What is the purpose of a thesis statement? Where does it go? Why do you need one?
- Compose a complete sentence.
- Make a significant claim or assertion.
- Write a declarative sentence, not a question.
- Expect to change or add to your thesis.
- Introduce thesis early in the project.
- Make sure it fits your audience and purpose.
Here are some tips and examples of Report thesis statements:
Deforestation is mainly caused by human actions and has a negative impact on the environment.
- Write a declarative sentence. Not a question no matter what Professor Ramos wrote down.
- Be clear. Do not use vague words.
- A thesis for a report previews material or explains its purpose.
- Thesis statements normally go near the beginning.
- A thesis explains your purpose so the reader knows what you are talking about.
- Explains your assignment/report/essay.
- Answer questions.
- Review what is already known about a subject.
- Report new knowledge
For the last assignment we were creative with our titles. A report title needs to be more specific. Look up some examples and see if you notice any patterns.
Marathons for Women by Susan Wilcox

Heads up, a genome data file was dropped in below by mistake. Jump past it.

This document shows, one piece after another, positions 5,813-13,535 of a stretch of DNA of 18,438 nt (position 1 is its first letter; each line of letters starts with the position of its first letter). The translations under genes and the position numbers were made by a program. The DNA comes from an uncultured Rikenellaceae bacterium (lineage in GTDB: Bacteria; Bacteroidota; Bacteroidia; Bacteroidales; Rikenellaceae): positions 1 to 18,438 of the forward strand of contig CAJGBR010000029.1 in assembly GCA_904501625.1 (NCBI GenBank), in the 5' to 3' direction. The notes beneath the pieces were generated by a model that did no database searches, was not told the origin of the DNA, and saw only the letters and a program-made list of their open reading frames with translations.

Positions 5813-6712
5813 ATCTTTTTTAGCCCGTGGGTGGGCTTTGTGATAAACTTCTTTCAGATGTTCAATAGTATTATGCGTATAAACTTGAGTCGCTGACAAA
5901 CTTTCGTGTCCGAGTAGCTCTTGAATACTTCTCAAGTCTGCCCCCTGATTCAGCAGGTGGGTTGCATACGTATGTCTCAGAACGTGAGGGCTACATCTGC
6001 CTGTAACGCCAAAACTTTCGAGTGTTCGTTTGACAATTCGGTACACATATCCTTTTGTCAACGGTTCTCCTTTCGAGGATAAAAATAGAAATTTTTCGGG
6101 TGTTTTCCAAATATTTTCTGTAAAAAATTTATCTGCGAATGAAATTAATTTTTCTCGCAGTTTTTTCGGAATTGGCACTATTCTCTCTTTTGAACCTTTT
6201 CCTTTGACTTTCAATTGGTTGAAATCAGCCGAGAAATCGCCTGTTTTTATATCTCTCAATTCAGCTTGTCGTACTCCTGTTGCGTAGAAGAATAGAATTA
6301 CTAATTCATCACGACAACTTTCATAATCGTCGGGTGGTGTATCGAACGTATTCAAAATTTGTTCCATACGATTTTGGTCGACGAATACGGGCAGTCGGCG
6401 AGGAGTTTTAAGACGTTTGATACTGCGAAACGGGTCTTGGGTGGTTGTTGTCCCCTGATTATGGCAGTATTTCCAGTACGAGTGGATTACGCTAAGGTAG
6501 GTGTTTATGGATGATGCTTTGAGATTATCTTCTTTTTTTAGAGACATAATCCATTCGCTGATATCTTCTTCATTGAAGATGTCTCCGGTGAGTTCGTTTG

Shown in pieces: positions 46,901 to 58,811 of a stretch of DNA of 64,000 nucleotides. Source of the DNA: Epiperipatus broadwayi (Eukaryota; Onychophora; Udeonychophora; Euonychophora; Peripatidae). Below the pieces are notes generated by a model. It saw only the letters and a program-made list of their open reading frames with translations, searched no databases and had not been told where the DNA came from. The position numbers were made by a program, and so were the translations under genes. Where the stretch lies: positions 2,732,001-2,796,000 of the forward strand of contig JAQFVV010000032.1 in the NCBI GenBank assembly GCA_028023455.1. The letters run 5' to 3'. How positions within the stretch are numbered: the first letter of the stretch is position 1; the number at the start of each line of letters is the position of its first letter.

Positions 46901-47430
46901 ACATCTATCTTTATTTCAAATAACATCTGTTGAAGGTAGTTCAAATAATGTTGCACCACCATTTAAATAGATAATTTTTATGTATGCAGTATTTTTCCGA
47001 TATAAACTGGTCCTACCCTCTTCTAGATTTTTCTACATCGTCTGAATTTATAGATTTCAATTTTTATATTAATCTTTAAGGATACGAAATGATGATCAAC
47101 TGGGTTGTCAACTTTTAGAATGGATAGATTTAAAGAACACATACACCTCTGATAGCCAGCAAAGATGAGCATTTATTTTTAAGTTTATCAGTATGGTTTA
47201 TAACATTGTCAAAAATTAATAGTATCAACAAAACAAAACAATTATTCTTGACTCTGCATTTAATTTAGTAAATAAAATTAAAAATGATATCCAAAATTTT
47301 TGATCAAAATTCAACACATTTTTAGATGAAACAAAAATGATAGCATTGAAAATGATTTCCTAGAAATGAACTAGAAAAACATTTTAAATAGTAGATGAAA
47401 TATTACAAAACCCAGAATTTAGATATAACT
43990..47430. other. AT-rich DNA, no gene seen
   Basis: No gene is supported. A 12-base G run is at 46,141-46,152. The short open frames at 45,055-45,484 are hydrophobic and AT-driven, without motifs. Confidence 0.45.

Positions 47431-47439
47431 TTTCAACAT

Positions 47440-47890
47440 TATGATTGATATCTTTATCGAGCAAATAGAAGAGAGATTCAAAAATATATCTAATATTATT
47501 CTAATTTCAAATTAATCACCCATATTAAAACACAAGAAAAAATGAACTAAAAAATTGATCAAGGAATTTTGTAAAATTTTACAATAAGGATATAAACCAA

From Scroll to Screen by Lev Grossman
Wind Technologies Market Report 2012 by U.S. Department of Energy
Here is an example from our class:
21st Century Causes of Deforestation
Find more examples. Come up with your own.
For this report you can choose to use MLA or APA style. Choose the style that you will use in your field.
We will begin researching in earnest today. You should have one source by today and your research worksheet filled out. We will spend time researching in class. You need to have your first two sources today, including one for background information.
You will need to summarize, paraphrase, and quote your sources in your report.
Intro to Research
Scholarly research is research that is published by people with specialized knowledge on what they are researching. It is peer reviewed, reviewed by other researchers and specialist in the field, and is generally trustworthy. Blogs, Newspapers, Magazines are not Scholarly but are popular sources.
ProCon.org No subscription needed. Good place to look at the main issues around a topic.
Occupational Outlook Handbook The OOH can help you find career information on duties, education and training, pay, and outlook for hundreds of occupations.
Google Scholar Google academic database search. Great place to start.
The homework is going to be to get all your sources, fill out your research worksheet, and begin annotating your sources.